For his spectacular and groundbreaking movie, PINA 3D, currently showing at the Irish Film Institute, Wim Wenders chose to film just four of the late German choreographer Pina Bausch’s over forty productions – Cafe Muller (1978); Rite of Spring (1975); Kontakthof (1978), and Vollmond (2006). As well as having had the privilege of being in the Lichtburg rehearsal room with Pina Bausch and her company in Wuppertal itself in the 1990′s for over a year (and to travel in the Schwebebahn on a daily basis), I was lucky enough to see Vollmond live at Brooklyn Academy of Music’s Next Wave Festival in October 2010. While there I took the opportunity to catch up with some of Pina’s key collaborators, talking about Vollmond (which was created during the time of Hurricane Katrina, and the Tsunami), working with Pina, and how to carry on after the genius choreographer’s untimely death in July 2009. Here are some excerpts.
Dancer Julie Stanzak (that’s her on the cover of the Vollmond CD), from America originally, came to Wuppertal to dance with Pina a few decades ago. Here’s a little snippet of a conversation I had with herself and Helena Pikon in the restaurant of their Brooklyn Hotel (hence the atmos)…
Fernando Suels – if you have seen PINA 3D, you saw him dancing for ‘joy’, and ‘the pleasure of movement’, to ‘Fat Ass Joint’ by Amon Tobin in Vollmond, joined by the whole cast. He’s from Venezuela, and has been dancing with Pina Bausch’s Tanztheater Wuppertal since 1995. I caught up with him on October 5th in Brooklyn, New York, while he was performing Vollmond at BAM. You can listen to our chat here:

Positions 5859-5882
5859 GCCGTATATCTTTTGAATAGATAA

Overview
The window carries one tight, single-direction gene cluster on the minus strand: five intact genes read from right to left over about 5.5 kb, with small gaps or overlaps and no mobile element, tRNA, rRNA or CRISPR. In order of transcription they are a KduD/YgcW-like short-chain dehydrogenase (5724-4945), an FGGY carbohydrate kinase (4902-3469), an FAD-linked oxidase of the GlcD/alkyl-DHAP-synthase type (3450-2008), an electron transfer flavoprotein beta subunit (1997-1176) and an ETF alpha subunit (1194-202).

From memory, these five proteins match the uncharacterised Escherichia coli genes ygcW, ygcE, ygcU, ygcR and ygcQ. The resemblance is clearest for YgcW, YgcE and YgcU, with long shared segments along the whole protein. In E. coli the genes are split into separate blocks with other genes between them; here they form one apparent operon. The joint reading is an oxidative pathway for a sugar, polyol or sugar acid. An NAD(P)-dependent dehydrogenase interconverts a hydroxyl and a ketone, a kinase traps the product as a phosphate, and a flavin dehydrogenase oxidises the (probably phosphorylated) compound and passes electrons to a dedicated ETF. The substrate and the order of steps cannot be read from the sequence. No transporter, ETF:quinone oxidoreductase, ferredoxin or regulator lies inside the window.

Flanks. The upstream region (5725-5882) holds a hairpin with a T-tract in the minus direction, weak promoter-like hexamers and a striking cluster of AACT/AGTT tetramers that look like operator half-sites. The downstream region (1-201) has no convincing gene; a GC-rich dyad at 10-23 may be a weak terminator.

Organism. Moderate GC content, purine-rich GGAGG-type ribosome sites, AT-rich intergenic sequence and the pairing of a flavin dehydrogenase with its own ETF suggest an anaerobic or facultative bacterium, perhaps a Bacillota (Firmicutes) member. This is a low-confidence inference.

Matthias Burkert – Normally out of sight, sitting at the sound desk, in PINA 3D, you may have spotted Matthias in the background once, sitting on a bench outside the Wuppertaler Schauspielhaus with his beatbox on the bench beside him. In the foreground, Jean-Laurent Sasportes, sporting a 3-piece suit was dancing a quaint and eye-catching number. As you will hear, below, Matthias was Pina’s close musical collaborator for over thirty years. This conversation is full of rare first-hand insights into what it was like being on a wavelength with one of the greatest genius artists of our time. Given Bausch’s famous taciturn nature, it’s no surprise to hear him referring to it at times as being like mind-reading. “You watched her from the side, and you could see it already in her eyebrow, that the right eyebrow was lifting, or going down, or she started to smoke a cigarette. I mean all the signs, we knew them. And we knew ‘forget about it’. And we stopped the music and said OK – we try the next one…”
I’ve seen PINA 3D twice so far, and hopefully will see it once more this week. I’m thrilled everybody can enjoy Pina Bausch’s exquisite, quirky, strange and beautiful work now, through Wim Wenders’ sensitive lens. And I’m reassured now I have 3D evidence that I didn’t just hallucinate the whole Wuppertal thing. I wonder when we can get the DVD to play on a loop, over and over again at home in Dublin.
And watch this space – Tanztheater Wuppertal will be performing not one, but ten pieces from their magnificent repertory during the London Olympics next year. Pina may be gone, but she is not forgotten. Far from it. Maybe this is another case of (as I mentioned in my last post) ‘the end is where we start from’. Who ever said dance has to be ephemeral?
Deirdre Mulrooney‘s book, ‘Orientalism, Orientation, and the Nomadic Work of Pina Bausch’ was published by Peter Lang in 2002. She has written several articles, and given academic papers on the work of Pina Bausch. Her second book, ‘Irish Moves, an illustrated history of dance and physical theatre in Ireland’ was published by The Liffey Press in 2006. She has contributed to many books on theatre and dance, and is co-editor and co-founder of VULGO.ie.
These interviews were made possible by the kind support of a Travel and Training Award from the Irish Arts Council. Deirdre’s PhD research on Pina Bausch’s Tanztheater Wuppertal at the University of Cologne was made possible by an annual scholarship from the DAAD (German Academic Exchange Service).